<eMBee> well, one goal of the vcs-pkg project is to get an answer to that. there are people from different distributions participating, and i definetly thing conary should participate as well. whether the actual distributions will accept the result is only a part of the quest
* gxti: needs to look into other distro's build systems to see what competition conary has :P
<gxti> i've used portage (gentoo) but that isn't a traditional build system
<gxti> it makes no attempt at isolation since its purpose is of course to run directly on the target system
<eMBee> well, one thing that will be hard to compete with for conary is that debian builds on a dozend architectures. at least until conary is ported
<gxti> conary is aware of other architectures, it just hasn't been used there yet
<gxti> there's little benefit to the company to maintain rPath Linux, for example, on sparc :P
<eMBee> of course
<gxti> i am, however, working (an overstatement, i haven't touched it in weeks) on a lightweight embedded distro that might be easier to port
<gxti> but until i get it working on i586, i'm not going to start buying hardware :P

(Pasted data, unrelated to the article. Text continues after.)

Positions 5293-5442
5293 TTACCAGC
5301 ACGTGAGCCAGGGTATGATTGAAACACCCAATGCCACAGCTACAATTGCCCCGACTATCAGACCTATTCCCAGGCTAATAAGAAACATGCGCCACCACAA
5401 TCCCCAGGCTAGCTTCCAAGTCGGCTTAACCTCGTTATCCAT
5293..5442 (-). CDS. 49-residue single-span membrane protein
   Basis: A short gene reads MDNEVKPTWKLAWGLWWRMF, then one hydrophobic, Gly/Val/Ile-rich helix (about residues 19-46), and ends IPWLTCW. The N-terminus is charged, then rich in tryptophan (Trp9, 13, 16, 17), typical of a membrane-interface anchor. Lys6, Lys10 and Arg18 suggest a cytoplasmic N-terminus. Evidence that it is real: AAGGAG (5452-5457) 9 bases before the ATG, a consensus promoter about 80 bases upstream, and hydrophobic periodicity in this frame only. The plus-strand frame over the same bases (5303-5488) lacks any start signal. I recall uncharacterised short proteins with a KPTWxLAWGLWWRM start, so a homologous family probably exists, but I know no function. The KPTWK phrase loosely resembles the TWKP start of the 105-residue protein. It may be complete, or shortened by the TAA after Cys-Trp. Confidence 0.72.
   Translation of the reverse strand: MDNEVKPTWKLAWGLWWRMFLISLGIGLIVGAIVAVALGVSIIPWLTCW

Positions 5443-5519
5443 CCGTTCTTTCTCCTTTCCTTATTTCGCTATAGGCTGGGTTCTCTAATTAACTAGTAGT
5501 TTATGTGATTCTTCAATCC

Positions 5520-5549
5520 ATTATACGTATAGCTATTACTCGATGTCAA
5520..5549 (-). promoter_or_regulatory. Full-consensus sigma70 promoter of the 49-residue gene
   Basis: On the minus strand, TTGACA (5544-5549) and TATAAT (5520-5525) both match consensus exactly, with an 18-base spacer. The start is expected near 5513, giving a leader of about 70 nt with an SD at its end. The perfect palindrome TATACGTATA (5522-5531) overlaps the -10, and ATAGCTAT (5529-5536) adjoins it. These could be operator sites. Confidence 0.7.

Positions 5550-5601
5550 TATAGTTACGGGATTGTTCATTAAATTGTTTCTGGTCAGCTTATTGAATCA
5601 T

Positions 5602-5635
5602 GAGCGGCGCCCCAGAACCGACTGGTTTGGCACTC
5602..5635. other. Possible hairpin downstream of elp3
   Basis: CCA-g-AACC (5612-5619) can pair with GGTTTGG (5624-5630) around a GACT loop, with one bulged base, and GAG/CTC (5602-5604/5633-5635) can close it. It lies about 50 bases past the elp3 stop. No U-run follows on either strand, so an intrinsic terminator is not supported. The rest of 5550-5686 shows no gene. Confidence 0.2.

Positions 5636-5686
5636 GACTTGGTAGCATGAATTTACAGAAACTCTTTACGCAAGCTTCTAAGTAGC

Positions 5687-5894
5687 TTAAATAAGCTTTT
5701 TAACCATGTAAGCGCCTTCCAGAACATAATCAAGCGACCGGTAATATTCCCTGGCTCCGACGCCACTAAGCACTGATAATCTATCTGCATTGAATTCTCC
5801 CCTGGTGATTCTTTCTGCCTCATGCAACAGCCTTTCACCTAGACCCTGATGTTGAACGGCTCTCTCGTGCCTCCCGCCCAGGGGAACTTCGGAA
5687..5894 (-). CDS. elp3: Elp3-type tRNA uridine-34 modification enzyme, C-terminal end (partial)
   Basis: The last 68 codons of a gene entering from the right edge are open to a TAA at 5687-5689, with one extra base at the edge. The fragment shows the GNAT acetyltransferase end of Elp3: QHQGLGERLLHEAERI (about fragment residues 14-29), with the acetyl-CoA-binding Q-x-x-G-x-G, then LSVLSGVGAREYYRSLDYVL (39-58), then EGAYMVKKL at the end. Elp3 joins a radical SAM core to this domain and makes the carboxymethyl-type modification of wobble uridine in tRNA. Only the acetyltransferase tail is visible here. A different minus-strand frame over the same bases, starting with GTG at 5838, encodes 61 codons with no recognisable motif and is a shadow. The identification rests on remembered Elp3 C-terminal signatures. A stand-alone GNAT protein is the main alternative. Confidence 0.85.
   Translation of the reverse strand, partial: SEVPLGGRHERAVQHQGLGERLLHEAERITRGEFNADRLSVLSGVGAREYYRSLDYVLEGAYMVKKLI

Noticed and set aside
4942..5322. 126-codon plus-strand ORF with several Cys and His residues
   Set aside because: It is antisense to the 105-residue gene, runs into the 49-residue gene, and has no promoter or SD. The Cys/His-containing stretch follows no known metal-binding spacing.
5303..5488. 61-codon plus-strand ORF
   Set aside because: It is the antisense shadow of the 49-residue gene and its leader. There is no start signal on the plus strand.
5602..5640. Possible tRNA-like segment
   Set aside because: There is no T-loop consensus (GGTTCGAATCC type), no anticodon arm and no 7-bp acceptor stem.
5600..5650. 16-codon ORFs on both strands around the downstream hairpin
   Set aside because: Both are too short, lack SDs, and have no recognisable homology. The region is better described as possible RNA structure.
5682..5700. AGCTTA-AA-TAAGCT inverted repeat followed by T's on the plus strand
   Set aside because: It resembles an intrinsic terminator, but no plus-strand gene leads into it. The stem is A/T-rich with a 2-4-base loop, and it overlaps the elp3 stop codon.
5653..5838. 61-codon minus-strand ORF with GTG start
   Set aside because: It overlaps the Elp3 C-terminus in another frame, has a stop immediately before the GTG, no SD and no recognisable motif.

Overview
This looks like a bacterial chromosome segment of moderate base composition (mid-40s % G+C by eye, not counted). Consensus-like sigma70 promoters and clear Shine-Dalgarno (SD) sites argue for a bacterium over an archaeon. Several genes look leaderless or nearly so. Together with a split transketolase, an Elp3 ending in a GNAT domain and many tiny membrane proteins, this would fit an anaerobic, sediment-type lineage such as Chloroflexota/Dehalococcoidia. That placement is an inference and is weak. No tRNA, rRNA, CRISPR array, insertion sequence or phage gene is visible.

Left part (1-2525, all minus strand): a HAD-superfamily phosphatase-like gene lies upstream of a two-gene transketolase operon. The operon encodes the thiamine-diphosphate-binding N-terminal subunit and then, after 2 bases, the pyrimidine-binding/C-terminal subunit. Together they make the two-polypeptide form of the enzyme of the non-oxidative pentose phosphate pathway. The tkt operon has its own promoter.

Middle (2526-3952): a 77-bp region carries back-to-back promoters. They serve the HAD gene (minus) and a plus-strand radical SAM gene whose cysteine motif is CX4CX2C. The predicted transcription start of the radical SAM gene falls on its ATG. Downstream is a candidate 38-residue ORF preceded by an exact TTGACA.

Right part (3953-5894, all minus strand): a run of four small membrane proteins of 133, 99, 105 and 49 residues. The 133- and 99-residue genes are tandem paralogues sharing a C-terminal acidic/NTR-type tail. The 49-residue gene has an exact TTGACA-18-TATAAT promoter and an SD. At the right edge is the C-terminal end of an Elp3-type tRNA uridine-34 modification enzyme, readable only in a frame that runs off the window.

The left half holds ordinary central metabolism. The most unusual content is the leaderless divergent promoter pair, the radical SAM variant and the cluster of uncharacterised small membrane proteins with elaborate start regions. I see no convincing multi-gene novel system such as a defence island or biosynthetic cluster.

<eMBee> if debian were to use conary as a backend, asll the architectures would need to work
<gxti> conary should have no issues working on other arches. its cross-compiling support is actually very good.
<eMBee> debian would take care of the porting though (assuming someone there was convinced that conary is a god fit)
<eMBee> good even
<gxti> and you don't even need to worry about running conary on those architectures, because we're only talking about building with conary, not managing
<eMBee> but some parts of conary need to run to manage the build
<gxti> if you want a pure build, yes
<gxti> you could always cross-compile everything :P
* gxti: plans on making his entire distro cross-compileable
* gxti: is utterly insane
<eMBee> i think for some architectures cross compilation may not work
<devnet> eMBee: the worst part about what you're looking at is that dpkg supports interaction with the user
<devnet> eMBee: conary doesn't